Gordon Campbell | Parliament TV | Parliament Today | Video | Questions Of the Day | Search - 30 May 2008
30 May 2008

A Weekly Report from the Keyboard of Murray McCully
MP for East Coast Bays

Crisis in Zimbabwe

On 27 June the people of Zimbabwe will go to the polls for the run-off of the presidential contest between Robert Mugabe and the Movement for Democratic Change (MDC) leader Morgan Tsvangirai. The vote will be a watershed moment for that troubled country for it will force the hand of Mugabe and his henchmen whose options for further delay will have evaporated. For others too, in the region and in the international community, it will be a moment of truth. Over the coming weeks New Zealand must play a much more assertive role in persuading the international community, whose actions to date have been painfully weak, to insist on the free and fair elections that must resolve the crisis.

The first round of the presidential ballot was a total farce. Any ballot in which the results are withheld for a full month can have no credibility. There is every reason to suspect ballot tampering and misconduct within the electoral commission to accompany the widespread stacking of the rolls. The real significance of the allegedly inconclusive first round of voting was simply to provide a few more weeks in which those who have steadfastly avoided their responsibilities might finally confront them. To date they show little sign of doing so.

Current reports from Zimbabwe are deeply troubling. MDC activists are being abducted, beaten and killed in a Mugabe-sanctioned campaign of brutal intimidation. Meanwhile the economy is being quietly destroyed in one of the worst episodes of economic vandalism the world has seen. Inflation is so high as to no longer be measurable. As it has wisely been said, the food basket of Africa is now the basket case of Africa.

It is hard to overstate the importance of the leadership of South Africa in the impasse that now seemingly exists. President Mbeki should be judged harshly for his long-standing role as a protector of the Mugabe regime. And while South Africa can take some credit for stopping the most recent shipment of arms to Zimbabwe, there has been an almost total failure to exert the influence towards a peaceful resolution that that country is uniquely placed to provide.

Where, you may well ask, is the United Nations in this tragic affair? Seemingly crippled by the threat of a Chinese veto, and handicapped by the current South African membership on the Security Council, the self- proclaimed beacon of justice, peace and human rights has been exposed as almost completely impotent. For the Chinese, leading up to the Olympic Games, there are serious risks ahead. The ship that was stopped from delivering its cargo of weapons recently was Chinese. The weapons were Chinese. New Zealand should be delivering the clearest of messages to the Chinese Government, and formally backing Prime Minister Gordon Brown’s call for an arms embargo on Zimbabwe.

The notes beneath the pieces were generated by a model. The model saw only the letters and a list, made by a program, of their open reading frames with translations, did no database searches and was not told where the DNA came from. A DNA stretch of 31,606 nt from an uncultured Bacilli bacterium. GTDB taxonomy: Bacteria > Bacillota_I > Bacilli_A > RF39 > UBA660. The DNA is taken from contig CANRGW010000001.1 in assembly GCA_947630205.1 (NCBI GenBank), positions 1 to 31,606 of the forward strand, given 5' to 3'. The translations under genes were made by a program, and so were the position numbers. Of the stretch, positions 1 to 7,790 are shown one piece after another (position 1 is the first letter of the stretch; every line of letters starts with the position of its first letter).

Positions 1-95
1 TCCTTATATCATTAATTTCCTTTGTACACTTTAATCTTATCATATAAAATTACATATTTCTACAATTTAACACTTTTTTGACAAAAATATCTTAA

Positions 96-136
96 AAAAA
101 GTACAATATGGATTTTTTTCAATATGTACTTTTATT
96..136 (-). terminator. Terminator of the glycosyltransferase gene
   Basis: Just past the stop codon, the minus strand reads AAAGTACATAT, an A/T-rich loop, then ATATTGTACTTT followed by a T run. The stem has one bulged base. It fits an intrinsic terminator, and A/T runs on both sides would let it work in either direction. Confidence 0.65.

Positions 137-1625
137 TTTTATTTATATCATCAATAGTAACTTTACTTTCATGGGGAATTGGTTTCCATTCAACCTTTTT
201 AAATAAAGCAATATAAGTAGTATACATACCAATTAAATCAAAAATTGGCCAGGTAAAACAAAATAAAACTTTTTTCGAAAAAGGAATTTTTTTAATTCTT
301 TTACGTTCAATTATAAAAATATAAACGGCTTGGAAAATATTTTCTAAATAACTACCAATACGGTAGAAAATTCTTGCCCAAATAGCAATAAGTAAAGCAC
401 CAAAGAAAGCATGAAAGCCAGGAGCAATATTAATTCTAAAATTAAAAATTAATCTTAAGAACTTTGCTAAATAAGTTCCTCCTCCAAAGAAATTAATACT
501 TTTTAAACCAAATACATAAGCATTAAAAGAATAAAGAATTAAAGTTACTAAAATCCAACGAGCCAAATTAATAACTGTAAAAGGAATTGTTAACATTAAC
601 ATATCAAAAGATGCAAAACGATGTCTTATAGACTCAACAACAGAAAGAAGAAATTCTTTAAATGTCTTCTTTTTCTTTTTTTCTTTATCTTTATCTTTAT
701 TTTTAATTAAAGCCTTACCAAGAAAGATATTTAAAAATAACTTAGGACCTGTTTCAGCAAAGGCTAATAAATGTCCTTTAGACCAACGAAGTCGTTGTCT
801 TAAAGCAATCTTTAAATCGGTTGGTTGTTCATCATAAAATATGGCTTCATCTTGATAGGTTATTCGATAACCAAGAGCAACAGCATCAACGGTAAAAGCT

It is through the Commonwealth that a more productive path may be found. Many Southern African nations, including South Africa, are members. It is those southern African nations who, especially though the Southern African Development Community (SADC), hold the key. This is their region. This is one of their brothers running amok. Theirs, at this point, is the only voice that is being listened to. And theirs (with the possible exception of some Russians) are likely to be the only observers permitted into Zimbabwe to comment on the integrity of the poll.

In the wake of reported threats to his life Tsvangirai has returned to Zimbabwe in recent days, calling for independent international observers to be present both for polling day, and – critically – for the period leading up to it. New Zealand should expend every possible effort to ensure that the southern African nations, especially South Africa with whom we enjoy such close sporting ties, know that their credibility is on the line. If the SADC nations, the Commonwealth and the United Nations stand by to permit another rorting of the democratic process on 27 June, with all the accompanying brutality and repression, it will not just be the people of Zimbabwe they are letting down. They will be seriously letting down themselves.


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